The second album by trad folk trio Faustus, Broken Down Gentlemen, breathes new life into a raft of well known and not so well known songs with arresting vocals and varied but precise arrangements. Faustus, and their precursor Dr Faustus, have often been a ‘now you see them now you don’t’ kind of band; it’s pushing 5 years since their previous album. It doesn’t take a Holmes to figure out why when you list the commitments of the band members. Both Paul Sartin and Benji Kirkpatrick are kept busy with the rise and rise of Bellowhead, whilst Paul also duets with Paul Hutchinson in Belshazzar’s Feast. As well as a solo career, Benji regularly teams up with Seth Lakeman whilst Saul Rose has added melodeon to any number of line ups, including Waterson:Carthy and Jim Moray, as well as taking a year long stint as Songman in the London production of War Horse. Having been captivated by the power of this new album, I can only hope Faustus don’t wait another 5 years to produce the next.
I wasn’t aware that bands had mission statements but Faustus’ self-declared mission is to “banish all that is anodyne and fey in the delivery of folk music.” I see the humorous hand of Mr Sartin in this, he’s an educated chap don’t you know. So, having consulted the dictionary, let’s see how the songs on Broken Down Gentlemen measure up.
All 10 tracks are traditional English songs, unlike their previous album there aren’t any tune sets, and generally they’ve chosen songs that rejoice in the style of lyric that had the original collectors reaching for the censor’s pencil, ‘earthy’ is the word they’ve chosen to describe them. There’s gory murder, abundant sexual innuendo, and so, with the modern meaning of anodyne as uncontentious or inoffensive, the lyrics clearly get the mission off to a good start. The increased focus on songs reflects a growing confidence in the band’s voice, separately as all 3 members take turns with the lead, and collectively with precise, well-crafted 2 and 3 part harmonies. The distinctive high range of Paul Sartin’s voice is particularly effective on The Captain’s Apprentice. There’s no hiding his classical chorister background but never a hint of the coldness and lack of engagement with the story that singers with trained voices so often display when tackling folk song.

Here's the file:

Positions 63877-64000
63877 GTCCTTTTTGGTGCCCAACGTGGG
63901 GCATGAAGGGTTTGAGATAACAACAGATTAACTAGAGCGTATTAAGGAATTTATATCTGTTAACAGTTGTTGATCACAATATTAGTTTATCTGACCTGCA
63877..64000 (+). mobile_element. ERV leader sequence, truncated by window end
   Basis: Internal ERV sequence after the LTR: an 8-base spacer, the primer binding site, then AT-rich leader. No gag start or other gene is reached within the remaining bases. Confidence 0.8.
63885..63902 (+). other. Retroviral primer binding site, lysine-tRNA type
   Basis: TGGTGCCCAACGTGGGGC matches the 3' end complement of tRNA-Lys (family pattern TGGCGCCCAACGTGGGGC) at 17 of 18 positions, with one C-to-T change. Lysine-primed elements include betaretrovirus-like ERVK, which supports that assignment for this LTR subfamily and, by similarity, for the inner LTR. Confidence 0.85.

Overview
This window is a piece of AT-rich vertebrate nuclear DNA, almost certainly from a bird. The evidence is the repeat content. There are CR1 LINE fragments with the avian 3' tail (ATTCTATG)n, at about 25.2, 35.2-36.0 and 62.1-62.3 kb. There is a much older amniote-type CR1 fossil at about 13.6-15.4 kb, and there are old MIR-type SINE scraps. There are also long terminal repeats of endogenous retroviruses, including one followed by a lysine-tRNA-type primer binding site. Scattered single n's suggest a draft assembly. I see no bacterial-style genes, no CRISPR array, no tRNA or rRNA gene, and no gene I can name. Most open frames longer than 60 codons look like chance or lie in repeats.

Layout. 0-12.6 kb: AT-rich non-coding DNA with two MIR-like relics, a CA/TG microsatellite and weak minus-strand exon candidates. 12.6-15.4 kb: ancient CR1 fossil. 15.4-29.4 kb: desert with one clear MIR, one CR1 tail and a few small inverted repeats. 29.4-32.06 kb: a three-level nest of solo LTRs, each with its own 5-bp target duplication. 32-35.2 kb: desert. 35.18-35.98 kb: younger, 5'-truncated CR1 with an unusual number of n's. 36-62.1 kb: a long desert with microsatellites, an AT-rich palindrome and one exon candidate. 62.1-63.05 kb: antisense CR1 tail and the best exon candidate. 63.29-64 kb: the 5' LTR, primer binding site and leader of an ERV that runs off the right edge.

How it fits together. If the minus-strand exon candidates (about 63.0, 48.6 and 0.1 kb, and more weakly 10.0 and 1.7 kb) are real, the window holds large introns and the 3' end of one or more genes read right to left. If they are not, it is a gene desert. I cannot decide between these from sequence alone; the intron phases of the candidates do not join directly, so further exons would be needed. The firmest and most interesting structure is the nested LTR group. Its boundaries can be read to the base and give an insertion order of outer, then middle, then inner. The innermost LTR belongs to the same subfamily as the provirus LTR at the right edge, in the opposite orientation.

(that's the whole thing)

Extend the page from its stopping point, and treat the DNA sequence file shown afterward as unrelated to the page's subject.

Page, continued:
The choice of entirely vocal material certainly doesn’t imply any reduction in the attention paid to their instrumental arrangements and a couple of the songs are accompanied by melodies penned by Paul and Benji. The range of instruments they can deploy ensures a depth and variety that they use to great effect. Benji Kirkpatrick provides the rhythmic spine with his bouzouki and guitar, at times making good use of the driving rhythms produced by pounding out the chords with relaxed left-hand fingers, very effective on Og’s Eye Man, the song merging with his tune, Ring My Bell. When needed, the rhythm section is reinforced by Saul Rose’s melodeon which can also join Paul Sartin’s fiddle, oboe and cor anglais to emphasise and harmonise the melodies. This mix of the usual and the unexpected in terms of ‘folk’ instruments gives a pleasing freshness and vitality to the sound.
Broken Down Gentlemen has been well worth waiting for and, together with an album launch tour starting in April, should ensure that Faustus continue to build an enthusiastic following. And what of their goal to banish all that is fey? Well, to be sure, there’s no mention of fairies but equally there’s no shortage of magic.
Review by: Johnny Whalley
For Gig dates and more visit: www.faustusband.com